2. I see batoning as the same as digging a fox hole with your knife. If you’re doing either one it’s because of a lack of preperation and planning on your part.

    It’s the same as using your knife as a screwdriver or prybar. You may well wind up depriving your self of your most needed emergency tool when its most needed.

  3. I’ve never been impressed by Cold Steel products. The first fixed blade of theirs I ever handled had a blade wobble I wouldn’t accept in a cheap folder. Given the price, I think I bought a Ka-Bar instead that day.

    Wrap that at the best inconsistent, at the worst substandard product in a bunch of gimmicky marketing, and you’ve got a great way to keep me from buying something. I don’t care how many times you can stab through a car hood, that’s not how you kill a car. You’re just going to make it mad.

    • I consider Cold Steel knives to be cheap robust working
      tools. Can they compete with say Ontario for quality,
      definitely not. I know most CS knives aren’t high end
      and treat them as such. I usually carry a CS to beat on
      and a better knife when I need something with a good
      edge. Same goes for their axes. The throwing axes are
      decent and cheap so if you take a big chip out of the
      edge or break it, your wallet doesn’t whimper.

      • For me, I guess it’s just that I was given an extremely poor first impression. It’s hard to get past that. Plus, when I buy knives for actually using, I tend to spend on the higher side. It hurts in the wallet for a little while, sure, but I usually get over it pretty quick.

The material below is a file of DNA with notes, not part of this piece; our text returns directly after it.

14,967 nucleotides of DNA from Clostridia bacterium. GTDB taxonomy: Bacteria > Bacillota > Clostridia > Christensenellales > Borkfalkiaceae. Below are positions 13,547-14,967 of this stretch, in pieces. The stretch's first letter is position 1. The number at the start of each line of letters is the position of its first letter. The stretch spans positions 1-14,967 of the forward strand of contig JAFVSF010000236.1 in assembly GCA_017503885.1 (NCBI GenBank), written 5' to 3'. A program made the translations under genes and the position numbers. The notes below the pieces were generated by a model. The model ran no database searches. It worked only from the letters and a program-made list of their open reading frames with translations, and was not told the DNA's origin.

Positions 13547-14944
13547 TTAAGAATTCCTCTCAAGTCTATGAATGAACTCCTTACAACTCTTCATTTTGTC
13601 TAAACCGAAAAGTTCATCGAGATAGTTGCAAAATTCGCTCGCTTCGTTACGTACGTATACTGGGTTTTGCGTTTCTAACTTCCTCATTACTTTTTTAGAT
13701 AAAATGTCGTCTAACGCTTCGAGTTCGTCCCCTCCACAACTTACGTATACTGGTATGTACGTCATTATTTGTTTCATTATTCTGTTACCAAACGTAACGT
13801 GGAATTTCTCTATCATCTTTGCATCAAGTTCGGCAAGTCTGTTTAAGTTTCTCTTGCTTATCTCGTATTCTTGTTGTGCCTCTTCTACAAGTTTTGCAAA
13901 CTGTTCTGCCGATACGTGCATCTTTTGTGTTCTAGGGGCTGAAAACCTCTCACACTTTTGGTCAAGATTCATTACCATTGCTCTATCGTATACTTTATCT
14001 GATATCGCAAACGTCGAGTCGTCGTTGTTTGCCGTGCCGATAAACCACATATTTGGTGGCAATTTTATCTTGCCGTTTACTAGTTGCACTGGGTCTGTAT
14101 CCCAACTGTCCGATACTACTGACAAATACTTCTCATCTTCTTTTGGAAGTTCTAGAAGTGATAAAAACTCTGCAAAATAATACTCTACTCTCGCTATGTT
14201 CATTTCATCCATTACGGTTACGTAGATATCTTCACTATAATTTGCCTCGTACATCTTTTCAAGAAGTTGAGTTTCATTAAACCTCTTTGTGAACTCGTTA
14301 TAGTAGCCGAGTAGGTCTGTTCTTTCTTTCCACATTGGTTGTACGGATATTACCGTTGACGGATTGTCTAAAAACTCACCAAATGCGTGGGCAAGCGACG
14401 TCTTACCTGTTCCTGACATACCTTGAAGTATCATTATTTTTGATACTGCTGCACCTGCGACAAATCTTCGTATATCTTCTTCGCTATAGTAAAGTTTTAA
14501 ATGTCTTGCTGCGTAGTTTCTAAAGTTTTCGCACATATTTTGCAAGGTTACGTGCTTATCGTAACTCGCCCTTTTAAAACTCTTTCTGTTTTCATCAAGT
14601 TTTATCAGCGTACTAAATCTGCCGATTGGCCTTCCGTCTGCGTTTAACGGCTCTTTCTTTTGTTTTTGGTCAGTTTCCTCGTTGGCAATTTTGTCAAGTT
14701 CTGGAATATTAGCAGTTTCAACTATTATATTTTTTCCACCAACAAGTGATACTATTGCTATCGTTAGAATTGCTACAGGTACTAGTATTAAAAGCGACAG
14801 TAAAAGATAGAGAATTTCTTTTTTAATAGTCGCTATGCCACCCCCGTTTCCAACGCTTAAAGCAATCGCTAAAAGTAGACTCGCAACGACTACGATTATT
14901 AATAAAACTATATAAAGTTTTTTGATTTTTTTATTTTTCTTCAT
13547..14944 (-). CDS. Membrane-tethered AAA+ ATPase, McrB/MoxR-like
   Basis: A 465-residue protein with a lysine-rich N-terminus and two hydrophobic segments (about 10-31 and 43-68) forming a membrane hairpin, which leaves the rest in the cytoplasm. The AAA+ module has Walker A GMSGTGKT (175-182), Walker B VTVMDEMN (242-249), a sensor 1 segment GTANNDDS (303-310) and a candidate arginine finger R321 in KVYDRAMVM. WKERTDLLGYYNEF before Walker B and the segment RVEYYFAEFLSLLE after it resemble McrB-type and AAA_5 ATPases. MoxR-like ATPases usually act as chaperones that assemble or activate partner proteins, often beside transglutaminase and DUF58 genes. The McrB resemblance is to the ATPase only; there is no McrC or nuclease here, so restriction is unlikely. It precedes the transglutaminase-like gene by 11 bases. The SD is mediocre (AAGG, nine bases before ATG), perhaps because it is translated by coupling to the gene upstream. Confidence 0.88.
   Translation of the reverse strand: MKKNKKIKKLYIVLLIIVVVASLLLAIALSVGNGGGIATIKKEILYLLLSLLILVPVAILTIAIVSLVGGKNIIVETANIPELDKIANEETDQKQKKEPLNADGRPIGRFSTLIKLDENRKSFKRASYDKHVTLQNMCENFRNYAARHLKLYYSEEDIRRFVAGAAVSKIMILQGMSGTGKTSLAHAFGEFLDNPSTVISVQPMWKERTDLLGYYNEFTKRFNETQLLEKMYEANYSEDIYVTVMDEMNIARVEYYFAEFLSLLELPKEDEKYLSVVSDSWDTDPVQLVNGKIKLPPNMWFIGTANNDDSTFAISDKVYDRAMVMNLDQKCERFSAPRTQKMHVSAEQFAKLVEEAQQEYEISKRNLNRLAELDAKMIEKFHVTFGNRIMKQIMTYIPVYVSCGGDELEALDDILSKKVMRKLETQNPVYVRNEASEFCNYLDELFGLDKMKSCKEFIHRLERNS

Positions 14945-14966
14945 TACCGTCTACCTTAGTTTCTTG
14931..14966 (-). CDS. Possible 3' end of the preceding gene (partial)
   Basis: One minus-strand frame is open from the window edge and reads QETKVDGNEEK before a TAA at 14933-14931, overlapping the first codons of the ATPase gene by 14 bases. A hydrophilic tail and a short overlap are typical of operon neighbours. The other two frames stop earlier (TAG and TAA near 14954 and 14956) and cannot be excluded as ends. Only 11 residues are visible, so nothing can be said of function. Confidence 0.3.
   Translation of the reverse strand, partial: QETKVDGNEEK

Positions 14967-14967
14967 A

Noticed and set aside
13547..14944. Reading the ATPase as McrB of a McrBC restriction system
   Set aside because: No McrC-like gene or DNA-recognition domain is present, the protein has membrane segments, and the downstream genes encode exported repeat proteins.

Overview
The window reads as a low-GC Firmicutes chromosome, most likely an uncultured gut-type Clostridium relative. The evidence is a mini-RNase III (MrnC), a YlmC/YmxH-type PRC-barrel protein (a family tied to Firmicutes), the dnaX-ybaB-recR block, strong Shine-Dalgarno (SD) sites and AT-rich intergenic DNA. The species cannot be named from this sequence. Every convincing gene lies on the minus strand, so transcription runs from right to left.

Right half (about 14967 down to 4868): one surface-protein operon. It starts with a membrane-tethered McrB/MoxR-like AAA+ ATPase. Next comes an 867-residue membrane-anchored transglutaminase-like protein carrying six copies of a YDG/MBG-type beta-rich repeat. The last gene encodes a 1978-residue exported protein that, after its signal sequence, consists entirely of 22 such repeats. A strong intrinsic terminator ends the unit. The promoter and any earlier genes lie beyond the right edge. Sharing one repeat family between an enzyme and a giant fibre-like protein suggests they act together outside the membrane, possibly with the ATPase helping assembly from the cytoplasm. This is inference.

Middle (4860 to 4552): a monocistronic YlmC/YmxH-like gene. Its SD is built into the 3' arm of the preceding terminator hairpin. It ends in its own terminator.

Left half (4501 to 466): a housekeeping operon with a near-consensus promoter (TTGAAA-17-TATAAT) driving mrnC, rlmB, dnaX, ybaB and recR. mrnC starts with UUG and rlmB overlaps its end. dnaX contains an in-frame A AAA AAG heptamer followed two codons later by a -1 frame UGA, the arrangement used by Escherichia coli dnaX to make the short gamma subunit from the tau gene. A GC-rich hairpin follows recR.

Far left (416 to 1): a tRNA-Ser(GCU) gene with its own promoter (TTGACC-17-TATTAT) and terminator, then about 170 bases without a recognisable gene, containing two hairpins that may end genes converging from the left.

• I own many knives and just as many Cold Steel knives. Never had any wobble in a fixed blade. Would try another someday. Great value, great designs.

  4. Batoning is over-rated. There, I said it.

    I’ve done a ton of backpacking. I also spent several years in the USMC infantry, which included a lovely week at SERE school (which, admittedly, was pretty light on the “survival” instruction). However I have NEVER batoned anything. Nothing, nada, zip. Therefore I was somewhat surprised when videos started popping up showing people beating the crap out their knives while chopping wood. I guess there are situations where batoning MIGHT be needed, but I’ve never encountered it. I understand how it will test a knife, I just don’t think it is representative of how most people use their knives.

  5. Well, if’n ya leave yer axe/hatchet at home (and the Gerbers are pretty light and compact), ya might well want to baton yer knife. And it should hold up, bein’ hit with a piece of wood. A crowbar’d be too much–and way heavier than the hatchet left at home.

    Never had a Cold Steel knife. I’ve seen Moras batonned in YT vids, so I’m guessing they hold up to that.

  6. I own the CS Leatherneck Tanto.
    I took the knife out during a backcountry outing to test the knife.
    I used the Leatherneck to make notches in 1″ saplings to used for a Dead Fall Trap.
    The blade edge was damaged cutting “Notches”….
    I had to grind a new edge on a new knife.
    CS can argue the knife is made for self-defense, but I can do the same damage in a self-defense scenario with a butter knife that I can with the CS Leatherneck Tanto.
    This CS Leatherneck is just a tiny bit above those cheap China knives you can purchase on line for $9.
    The CS Leatherneck is “DEFINITELY ” Not a survival knife, the same way a Marine is Definitely not a SEAL.